First-rate sound, top arrangements, and perfect playing is one thing, but there is more that merits our genuine attention; something that is also close to my heart: A recording in high resolution is expensive, and for the many talented musicians and orchestral formations, having no fixed contract with the Big Labels, nor an invitation from a smaller, independent one, it is difficult to procure the necessary funds, if it weren’t for cultural and private initiative support programmes and, indeed, modern times obliging: Crowd Funding, to lend them a generous hand. We, lovers of music, produced and recorded in the highest attainable quality, should be immensely grateful for all those having made this fantastic release possible.

Mission accomplished ‘cum laude’.

Blangy-le-Château, Normandy, France.

Copyright © 2020 Adrian Quanjer and HRAudio.net

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Comments (5)
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Comment by hiredfox - February 19, 2020 (1 of 5)

An interesting concept that catches the eye. "Highlights" recordings do not have much appeal for this listener but this one might be interesting. Any thoughts?

Comment by oxenholme - March 20, 2020 (2 of 5)

This one is more than "interesting". I think that it is superb. I love the sheer variety of music on Ars Produktion.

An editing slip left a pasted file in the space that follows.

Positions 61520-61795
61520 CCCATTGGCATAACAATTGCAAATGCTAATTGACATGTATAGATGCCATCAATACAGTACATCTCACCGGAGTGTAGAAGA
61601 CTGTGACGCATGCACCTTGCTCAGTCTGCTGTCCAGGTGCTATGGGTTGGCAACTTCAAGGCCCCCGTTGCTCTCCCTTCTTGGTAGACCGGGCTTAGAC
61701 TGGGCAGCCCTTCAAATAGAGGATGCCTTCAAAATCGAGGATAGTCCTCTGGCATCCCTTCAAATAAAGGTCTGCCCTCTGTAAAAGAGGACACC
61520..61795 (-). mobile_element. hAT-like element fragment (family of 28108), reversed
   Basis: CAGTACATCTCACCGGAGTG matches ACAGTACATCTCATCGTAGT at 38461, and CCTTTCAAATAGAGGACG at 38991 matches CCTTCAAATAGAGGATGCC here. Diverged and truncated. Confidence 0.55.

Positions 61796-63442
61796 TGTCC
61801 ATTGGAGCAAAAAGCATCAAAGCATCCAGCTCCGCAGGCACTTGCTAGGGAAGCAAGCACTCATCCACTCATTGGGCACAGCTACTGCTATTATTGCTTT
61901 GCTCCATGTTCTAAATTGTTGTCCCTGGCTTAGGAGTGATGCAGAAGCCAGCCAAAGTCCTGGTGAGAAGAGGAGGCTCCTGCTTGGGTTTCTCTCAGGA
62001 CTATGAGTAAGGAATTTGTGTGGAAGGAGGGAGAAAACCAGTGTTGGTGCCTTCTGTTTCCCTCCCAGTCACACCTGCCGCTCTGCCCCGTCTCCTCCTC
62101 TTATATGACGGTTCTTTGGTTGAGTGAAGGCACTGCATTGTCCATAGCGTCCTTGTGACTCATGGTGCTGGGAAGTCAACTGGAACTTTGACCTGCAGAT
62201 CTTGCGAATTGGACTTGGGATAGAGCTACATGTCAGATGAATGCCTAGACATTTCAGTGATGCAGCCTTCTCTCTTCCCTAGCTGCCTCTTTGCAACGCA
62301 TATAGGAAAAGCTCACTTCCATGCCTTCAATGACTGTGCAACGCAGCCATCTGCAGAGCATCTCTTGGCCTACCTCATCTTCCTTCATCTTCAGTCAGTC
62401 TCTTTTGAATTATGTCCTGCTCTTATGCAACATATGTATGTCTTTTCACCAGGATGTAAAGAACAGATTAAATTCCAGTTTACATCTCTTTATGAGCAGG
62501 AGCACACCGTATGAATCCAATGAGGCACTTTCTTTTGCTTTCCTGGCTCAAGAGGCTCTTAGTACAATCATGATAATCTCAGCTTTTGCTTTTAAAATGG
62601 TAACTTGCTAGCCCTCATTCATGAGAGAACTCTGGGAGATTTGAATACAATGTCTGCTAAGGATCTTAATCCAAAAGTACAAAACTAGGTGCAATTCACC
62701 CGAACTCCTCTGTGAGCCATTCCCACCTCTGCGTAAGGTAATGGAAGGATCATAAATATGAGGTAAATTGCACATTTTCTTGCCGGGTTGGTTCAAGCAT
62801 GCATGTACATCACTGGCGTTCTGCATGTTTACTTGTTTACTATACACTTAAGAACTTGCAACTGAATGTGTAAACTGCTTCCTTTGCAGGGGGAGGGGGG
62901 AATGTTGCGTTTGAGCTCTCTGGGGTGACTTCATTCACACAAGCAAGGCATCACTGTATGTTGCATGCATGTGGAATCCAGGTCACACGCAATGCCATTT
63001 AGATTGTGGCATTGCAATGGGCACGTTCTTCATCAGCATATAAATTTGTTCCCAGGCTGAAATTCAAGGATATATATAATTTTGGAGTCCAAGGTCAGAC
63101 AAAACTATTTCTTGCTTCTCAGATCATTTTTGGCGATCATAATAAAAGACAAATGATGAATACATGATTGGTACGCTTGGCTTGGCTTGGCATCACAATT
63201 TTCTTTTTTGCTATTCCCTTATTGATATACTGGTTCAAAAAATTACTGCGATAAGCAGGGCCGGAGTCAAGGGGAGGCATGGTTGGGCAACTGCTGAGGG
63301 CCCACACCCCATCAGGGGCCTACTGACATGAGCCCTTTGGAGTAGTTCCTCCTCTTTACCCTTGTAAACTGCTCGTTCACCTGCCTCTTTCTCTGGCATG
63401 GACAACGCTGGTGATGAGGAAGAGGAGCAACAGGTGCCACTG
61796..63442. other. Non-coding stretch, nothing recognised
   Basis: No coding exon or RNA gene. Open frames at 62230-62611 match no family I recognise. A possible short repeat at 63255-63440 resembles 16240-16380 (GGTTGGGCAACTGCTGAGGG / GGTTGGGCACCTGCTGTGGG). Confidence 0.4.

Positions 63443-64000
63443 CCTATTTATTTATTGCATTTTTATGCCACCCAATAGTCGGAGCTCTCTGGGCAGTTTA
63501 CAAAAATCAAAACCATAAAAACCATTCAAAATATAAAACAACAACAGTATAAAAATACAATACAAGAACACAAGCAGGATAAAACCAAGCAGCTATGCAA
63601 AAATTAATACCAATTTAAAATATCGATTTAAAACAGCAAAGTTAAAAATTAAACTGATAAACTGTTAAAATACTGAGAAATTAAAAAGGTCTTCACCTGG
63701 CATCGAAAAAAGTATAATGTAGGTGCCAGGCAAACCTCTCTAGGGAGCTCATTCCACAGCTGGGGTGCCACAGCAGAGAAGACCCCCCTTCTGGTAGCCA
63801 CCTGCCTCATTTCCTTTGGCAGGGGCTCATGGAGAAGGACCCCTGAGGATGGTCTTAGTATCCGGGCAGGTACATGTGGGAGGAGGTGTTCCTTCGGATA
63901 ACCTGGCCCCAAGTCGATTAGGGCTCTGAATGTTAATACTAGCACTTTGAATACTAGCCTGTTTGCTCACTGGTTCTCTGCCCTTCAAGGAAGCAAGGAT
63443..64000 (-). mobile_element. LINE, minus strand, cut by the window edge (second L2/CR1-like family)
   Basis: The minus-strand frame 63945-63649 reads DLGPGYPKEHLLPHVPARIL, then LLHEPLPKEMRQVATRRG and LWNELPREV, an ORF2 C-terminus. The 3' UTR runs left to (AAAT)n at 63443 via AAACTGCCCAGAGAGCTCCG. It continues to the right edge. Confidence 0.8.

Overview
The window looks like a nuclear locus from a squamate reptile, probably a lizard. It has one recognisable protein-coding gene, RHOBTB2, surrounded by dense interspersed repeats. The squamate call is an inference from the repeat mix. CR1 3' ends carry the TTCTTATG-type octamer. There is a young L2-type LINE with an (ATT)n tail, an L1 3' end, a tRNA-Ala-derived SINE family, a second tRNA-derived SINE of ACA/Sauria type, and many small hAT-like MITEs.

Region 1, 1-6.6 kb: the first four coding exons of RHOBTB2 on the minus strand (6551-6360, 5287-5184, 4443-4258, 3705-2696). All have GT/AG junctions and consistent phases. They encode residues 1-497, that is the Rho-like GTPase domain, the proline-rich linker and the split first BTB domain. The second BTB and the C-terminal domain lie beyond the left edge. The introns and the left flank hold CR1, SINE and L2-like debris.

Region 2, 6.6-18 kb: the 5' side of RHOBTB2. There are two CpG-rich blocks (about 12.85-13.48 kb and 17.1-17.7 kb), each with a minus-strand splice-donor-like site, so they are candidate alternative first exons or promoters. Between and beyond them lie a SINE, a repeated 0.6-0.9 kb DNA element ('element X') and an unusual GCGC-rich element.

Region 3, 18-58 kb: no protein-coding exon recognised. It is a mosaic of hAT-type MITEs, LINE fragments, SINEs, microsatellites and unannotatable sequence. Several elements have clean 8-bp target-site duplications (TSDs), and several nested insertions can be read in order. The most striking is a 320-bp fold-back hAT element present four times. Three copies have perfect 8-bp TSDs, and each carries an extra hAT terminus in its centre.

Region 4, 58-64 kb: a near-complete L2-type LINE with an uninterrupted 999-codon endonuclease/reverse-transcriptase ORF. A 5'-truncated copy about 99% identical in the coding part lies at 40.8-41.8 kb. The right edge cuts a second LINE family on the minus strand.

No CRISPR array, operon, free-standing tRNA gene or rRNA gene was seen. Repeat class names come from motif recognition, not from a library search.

Comment by Adrian Quanjer - March 22, 2020 (3 of 5)

Hi Oxenholme, I don't know about you, but if we in France say 'not bad' it means 'good' and if it is very good some say 'not bad at all'. So, I take 'might be interesting' as a positive understatement. And you are right: 'superb' it is.

Comment by Mark Mitchell - April 30, 2020 (4 of 5)

Awesome recording and transcription.

Comment by hiredfox - May 6, 2020 (5 of 5)

I am all for innovation in music if it enhances or refines the musical experience for the listener. The role of the musician is after all to interpret and express in sound the sentiments and emotions they see hidden in the composers written score. Some do that better than others as all are aware which often separates the sublime from the ordinary. In this recording the musical intention seems confused and the effect on this listener was unsurprisingly utterly confusing. At times I wanted to scream out loud!

The three musical extracts lack any sort of context through the dislocation of the familiar story telling of the operas chosen for Ensemble Minui's treatment. Taken out of context the music becomes largely meaningless reduced to a collection of disjointed melodic sounds. One is bound to ask if the musicians wanted to be different for differences sake with perhaps a hint of arrogance tied in. If so it was a very risky strategy for commercial success and ARS have taken a huge gamble in recording and issuing this disc. Others may relish this off the wall approaches to music making but most certainly it is not for me.

I cannot recommend it to any serious collector, at best it is a frivolous extravagance.